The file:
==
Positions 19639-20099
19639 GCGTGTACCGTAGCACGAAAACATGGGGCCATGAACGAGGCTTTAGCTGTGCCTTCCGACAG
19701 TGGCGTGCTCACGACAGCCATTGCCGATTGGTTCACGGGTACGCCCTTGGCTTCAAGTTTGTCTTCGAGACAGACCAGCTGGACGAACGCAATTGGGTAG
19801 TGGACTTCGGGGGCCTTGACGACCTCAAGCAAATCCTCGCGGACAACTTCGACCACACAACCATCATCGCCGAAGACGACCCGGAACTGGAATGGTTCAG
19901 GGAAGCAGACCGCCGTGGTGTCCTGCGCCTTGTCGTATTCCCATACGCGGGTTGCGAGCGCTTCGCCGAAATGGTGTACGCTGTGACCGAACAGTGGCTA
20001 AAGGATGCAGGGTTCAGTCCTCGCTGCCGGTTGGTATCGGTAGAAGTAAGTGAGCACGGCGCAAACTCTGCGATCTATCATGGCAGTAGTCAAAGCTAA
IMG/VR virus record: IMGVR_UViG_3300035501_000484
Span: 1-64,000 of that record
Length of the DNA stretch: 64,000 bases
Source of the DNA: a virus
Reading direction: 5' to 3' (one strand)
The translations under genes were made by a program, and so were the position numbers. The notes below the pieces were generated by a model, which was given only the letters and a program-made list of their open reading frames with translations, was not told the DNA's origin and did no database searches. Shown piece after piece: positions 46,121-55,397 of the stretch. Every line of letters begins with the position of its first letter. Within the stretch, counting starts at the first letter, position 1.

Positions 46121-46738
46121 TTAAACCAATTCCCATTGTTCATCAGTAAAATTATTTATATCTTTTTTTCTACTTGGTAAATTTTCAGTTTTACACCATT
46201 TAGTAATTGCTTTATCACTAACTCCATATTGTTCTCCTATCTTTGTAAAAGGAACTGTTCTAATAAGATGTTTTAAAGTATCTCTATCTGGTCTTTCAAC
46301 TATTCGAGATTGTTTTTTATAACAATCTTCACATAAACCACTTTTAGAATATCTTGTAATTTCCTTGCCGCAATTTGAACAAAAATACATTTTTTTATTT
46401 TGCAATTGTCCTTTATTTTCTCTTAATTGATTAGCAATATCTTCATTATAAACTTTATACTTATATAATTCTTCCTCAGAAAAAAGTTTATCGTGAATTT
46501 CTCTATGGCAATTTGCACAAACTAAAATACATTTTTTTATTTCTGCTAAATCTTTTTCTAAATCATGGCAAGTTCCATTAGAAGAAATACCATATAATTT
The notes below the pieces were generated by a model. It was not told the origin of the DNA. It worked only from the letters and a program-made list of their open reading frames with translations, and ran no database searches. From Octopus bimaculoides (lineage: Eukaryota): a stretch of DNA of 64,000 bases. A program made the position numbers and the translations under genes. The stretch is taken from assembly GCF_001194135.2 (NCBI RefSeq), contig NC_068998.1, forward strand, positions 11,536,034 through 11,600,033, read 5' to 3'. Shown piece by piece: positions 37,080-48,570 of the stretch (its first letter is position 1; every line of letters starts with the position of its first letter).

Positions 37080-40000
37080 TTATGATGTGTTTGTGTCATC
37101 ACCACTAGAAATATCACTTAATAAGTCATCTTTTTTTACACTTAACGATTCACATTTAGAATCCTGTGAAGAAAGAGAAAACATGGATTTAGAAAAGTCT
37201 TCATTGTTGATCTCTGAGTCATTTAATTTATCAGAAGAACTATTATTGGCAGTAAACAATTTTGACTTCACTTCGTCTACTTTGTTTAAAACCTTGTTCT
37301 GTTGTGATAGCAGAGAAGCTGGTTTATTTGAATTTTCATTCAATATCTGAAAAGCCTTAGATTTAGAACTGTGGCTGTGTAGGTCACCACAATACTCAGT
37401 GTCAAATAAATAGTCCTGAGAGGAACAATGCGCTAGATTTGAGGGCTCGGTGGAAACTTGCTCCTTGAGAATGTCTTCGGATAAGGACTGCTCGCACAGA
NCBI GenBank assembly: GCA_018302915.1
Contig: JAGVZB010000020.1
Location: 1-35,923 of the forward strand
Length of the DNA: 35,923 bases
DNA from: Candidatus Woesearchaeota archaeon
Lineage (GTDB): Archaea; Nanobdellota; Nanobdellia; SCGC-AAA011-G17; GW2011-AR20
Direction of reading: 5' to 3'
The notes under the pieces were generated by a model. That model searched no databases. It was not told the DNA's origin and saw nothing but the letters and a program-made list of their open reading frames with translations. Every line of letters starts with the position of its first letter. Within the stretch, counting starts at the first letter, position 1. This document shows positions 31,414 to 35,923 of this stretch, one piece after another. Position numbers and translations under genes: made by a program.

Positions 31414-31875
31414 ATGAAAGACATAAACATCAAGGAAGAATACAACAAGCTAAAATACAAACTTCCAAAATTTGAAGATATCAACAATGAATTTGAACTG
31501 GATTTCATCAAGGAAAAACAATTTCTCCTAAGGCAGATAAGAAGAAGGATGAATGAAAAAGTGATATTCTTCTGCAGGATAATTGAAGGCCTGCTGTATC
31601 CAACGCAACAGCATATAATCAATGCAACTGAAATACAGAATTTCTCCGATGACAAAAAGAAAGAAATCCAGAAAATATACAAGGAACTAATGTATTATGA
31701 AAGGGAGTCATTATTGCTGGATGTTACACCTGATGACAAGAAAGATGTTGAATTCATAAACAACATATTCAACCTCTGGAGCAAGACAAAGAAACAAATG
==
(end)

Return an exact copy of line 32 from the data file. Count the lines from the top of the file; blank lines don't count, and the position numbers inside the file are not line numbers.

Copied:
Direction of reading: 5' to 3'